How can I get "out of my head" and stop obsessive thoughts?

Often times I find myself thinking scary thoughts and sometimes I even scare myself into thinking that something bad is going to happen to me. Once it starts, the thought continues going through my head and I can't get it out. How can I stop these thoughts?

Elizabeth Anderson
Elizabeth Anderson
MFT Registered Intern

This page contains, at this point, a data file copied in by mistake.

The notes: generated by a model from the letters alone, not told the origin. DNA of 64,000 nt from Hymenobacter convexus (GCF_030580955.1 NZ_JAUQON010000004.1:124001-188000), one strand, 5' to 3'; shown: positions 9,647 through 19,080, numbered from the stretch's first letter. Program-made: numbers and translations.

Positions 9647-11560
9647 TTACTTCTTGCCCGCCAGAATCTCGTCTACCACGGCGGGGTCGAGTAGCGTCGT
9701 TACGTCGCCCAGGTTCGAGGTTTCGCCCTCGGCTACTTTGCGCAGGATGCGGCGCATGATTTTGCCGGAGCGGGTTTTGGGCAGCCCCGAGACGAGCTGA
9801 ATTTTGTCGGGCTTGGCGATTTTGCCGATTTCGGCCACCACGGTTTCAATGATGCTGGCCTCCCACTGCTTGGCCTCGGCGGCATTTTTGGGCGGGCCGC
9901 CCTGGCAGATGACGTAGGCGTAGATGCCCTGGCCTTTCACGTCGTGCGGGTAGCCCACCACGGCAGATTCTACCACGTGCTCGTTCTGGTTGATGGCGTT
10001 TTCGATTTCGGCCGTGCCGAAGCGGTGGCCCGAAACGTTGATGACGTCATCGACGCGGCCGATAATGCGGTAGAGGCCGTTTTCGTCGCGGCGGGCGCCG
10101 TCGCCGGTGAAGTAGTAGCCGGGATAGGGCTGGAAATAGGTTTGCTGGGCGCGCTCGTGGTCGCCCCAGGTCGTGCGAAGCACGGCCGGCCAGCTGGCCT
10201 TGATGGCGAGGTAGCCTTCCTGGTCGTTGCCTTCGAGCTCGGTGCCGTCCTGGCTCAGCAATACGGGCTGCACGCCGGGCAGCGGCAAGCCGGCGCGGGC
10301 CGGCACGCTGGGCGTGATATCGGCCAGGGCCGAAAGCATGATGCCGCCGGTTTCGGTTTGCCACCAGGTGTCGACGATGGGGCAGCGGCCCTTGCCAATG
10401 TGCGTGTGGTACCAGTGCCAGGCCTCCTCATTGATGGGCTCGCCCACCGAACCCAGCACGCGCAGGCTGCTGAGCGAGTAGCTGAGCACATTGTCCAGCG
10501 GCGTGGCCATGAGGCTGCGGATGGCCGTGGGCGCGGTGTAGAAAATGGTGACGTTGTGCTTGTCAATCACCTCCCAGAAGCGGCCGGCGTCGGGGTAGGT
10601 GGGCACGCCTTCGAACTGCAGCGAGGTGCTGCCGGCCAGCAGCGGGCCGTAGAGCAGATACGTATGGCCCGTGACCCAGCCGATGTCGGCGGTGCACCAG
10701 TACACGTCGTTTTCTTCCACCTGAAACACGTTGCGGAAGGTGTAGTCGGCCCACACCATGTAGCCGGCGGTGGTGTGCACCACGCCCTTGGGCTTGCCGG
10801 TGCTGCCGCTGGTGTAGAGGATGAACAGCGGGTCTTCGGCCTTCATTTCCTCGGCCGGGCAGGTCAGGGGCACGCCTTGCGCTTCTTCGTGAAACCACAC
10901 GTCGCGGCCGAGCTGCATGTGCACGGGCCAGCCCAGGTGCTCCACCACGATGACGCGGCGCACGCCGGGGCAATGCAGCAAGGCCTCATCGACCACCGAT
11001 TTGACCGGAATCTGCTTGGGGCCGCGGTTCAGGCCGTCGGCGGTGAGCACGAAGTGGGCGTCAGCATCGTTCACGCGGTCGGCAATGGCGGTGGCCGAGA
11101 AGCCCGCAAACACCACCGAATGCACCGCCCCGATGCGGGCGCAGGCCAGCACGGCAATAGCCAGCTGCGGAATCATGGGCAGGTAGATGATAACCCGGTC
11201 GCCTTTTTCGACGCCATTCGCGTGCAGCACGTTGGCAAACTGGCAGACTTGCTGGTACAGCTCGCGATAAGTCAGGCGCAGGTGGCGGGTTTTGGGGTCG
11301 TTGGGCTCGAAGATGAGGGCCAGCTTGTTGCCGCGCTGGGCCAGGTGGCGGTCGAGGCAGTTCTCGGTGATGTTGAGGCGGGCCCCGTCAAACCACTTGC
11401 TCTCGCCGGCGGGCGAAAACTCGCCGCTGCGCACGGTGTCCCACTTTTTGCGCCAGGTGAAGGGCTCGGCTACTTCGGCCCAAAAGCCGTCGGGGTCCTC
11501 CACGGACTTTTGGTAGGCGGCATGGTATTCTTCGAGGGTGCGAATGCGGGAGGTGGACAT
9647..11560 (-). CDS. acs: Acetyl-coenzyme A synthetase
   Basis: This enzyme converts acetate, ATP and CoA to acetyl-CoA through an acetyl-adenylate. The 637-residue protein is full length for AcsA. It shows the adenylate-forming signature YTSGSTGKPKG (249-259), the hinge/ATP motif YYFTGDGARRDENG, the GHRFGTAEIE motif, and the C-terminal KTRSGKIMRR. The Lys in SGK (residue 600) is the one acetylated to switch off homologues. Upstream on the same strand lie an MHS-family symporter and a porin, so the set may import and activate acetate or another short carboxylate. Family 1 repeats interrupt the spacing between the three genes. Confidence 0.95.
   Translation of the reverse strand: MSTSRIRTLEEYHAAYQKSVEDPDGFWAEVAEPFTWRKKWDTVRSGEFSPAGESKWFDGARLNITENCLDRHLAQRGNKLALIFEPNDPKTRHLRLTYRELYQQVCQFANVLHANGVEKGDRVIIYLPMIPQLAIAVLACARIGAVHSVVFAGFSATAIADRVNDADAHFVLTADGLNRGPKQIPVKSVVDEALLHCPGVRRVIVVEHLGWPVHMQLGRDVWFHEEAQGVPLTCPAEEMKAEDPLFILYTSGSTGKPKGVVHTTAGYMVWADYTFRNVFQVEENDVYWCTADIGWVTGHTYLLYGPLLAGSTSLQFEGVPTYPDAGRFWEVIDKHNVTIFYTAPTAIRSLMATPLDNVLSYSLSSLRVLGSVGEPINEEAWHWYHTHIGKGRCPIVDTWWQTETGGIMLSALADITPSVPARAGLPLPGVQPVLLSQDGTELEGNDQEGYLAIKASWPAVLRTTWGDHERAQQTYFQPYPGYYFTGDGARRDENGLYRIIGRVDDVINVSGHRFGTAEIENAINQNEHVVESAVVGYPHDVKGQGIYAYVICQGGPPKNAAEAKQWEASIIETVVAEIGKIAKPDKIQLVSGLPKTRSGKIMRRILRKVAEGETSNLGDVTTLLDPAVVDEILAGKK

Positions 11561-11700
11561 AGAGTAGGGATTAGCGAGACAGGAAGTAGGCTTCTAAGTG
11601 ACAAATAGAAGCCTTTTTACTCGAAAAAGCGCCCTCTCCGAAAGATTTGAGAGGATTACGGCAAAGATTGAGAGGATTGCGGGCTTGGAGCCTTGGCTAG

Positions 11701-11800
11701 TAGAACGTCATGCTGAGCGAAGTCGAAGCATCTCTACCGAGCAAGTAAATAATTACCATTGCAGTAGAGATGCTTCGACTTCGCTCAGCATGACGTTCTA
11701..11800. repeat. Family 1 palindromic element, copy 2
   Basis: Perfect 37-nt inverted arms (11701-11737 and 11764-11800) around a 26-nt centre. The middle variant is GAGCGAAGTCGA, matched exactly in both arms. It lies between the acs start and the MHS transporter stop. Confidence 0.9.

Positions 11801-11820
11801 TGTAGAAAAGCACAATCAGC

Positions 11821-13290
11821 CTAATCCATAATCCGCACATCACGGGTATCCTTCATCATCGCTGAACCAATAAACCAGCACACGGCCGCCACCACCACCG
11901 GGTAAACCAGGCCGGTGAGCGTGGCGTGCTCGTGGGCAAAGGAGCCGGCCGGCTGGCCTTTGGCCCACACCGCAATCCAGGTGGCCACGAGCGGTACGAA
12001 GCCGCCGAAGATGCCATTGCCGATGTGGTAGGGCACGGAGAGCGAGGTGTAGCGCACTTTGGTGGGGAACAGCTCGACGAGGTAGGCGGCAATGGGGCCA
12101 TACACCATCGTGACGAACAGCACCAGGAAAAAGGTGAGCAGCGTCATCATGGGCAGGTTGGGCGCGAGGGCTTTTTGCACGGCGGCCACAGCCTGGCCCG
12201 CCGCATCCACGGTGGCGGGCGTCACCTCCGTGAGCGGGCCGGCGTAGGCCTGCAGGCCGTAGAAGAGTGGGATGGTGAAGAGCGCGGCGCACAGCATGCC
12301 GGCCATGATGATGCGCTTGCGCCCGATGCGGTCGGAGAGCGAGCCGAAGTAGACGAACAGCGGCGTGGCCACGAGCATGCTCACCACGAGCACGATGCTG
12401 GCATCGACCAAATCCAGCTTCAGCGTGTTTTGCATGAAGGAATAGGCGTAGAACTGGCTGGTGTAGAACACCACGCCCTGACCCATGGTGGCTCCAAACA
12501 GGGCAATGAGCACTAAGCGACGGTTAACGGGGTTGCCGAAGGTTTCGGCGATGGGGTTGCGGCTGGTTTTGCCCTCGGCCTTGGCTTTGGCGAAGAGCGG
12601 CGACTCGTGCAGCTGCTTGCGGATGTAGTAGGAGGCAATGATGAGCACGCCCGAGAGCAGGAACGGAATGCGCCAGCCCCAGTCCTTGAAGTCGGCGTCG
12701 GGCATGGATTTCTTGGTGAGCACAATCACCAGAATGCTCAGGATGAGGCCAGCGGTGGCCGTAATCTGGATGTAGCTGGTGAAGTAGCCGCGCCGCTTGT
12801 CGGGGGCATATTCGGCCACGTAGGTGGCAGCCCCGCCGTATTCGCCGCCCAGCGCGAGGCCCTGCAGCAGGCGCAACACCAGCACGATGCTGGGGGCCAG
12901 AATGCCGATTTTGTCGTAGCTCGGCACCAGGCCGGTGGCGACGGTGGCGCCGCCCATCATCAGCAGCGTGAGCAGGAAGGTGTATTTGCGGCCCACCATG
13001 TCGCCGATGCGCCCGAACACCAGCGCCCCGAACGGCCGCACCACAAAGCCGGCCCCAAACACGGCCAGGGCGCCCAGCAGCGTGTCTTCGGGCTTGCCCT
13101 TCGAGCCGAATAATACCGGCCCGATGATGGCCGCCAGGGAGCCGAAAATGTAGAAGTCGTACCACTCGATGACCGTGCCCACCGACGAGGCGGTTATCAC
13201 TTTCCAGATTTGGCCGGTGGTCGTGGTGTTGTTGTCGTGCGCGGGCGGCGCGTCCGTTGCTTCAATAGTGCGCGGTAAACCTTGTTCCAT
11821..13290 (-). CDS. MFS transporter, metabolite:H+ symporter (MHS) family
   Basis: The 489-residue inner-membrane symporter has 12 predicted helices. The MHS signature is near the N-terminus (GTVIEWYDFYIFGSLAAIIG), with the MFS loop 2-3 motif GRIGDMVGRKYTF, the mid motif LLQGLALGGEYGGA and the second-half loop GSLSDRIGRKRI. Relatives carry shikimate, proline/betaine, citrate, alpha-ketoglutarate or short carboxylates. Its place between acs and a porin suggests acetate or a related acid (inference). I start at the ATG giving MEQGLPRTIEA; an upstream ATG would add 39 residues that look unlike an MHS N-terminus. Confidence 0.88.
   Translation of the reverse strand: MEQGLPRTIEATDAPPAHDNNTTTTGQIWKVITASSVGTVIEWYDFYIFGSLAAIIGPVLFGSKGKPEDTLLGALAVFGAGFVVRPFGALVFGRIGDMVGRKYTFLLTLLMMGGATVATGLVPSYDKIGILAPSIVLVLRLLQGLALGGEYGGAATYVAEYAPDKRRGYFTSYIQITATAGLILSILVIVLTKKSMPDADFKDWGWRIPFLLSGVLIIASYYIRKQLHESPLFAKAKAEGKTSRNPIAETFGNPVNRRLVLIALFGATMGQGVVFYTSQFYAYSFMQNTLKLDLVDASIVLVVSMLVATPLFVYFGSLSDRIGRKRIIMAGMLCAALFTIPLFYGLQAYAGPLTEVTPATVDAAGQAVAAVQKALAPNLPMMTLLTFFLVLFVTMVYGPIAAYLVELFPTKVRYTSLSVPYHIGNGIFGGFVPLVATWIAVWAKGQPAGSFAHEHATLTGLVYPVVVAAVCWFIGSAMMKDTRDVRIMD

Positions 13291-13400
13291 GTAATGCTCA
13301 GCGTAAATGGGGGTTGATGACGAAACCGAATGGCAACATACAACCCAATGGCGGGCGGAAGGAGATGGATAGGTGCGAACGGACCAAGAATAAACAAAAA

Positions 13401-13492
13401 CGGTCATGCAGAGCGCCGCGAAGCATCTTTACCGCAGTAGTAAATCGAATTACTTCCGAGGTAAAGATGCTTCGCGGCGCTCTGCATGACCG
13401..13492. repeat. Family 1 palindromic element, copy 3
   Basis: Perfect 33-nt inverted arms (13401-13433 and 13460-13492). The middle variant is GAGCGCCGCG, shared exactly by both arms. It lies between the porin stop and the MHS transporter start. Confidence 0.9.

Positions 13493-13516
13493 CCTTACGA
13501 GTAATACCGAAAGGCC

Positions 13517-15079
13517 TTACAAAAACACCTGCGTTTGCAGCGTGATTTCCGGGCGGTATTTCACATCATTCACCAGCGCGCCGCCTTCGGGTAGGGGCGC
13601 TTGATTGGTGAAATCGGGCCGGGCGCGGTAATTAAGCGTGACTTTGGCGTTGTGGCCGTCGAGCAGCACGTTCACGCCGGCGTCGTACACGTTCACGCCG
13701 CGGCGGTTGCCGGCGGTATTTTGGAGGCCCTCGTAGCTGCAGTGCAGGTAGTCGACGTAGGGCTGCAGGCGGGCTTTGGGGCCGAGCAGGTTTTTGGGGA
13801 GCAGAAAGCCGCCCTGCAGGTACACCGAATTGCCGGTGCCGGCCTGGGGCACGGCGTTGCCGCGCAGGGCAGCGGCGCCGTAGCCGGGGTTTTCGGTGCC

Scary thoughts can feel overwhelming at times as well as feeling quite real. I want to acknowledge how scary they can feel, but there is hope and new skills you can learn to work with these types of thoughts. The first step in working with scary or negative thoughts is to acknowledge that they are just thoughts and we can choose to follow the scary thought streams or work with cutting them off or ignoring them. I also realize that might seem really hard to do, but here's a good way to think about the brain and how thought patterns work. Thoughts arise in the mind all the time, our brain is a thought machine. Many thoughts drift by like clouds and we don't pay any attention while other thoughts arise and they trigger us in a particulate way, i.e., scary, angry, happy, sad, and when those thoughts arise we can chose to pay more attention to the thought which can lead us down that particulate thought stream that will lead to fear and anxiety. So, how do we work or stop those scary thought streams? One new skill to implement comes from the work of Rick Hansen, he wrote the book Buddha's Brain," he teaches that we need to give more energy and attention to the positive thoughts or positive memories we hold in our mind and pay less attention to the negative thoughts. Hansen asks us to imagine the brain this way, the brain is like Velcro with negative thoughts and like teflon when it comes to positive thoughts. There are reasons that our brain works this way, but I don't have time to go into all of that in this response. So, it's just important to remember we have to work at positive thinking, actually pausing throughout the day to focus on positive feelings and memories,  this will help the mind reinforce positive thought streams and help reduce negative thought streams over time. If a scary thought arises try to replace it with a happy experience for at least a couple of moments, and see if that helps reduce the negative charge connected with that scary thought.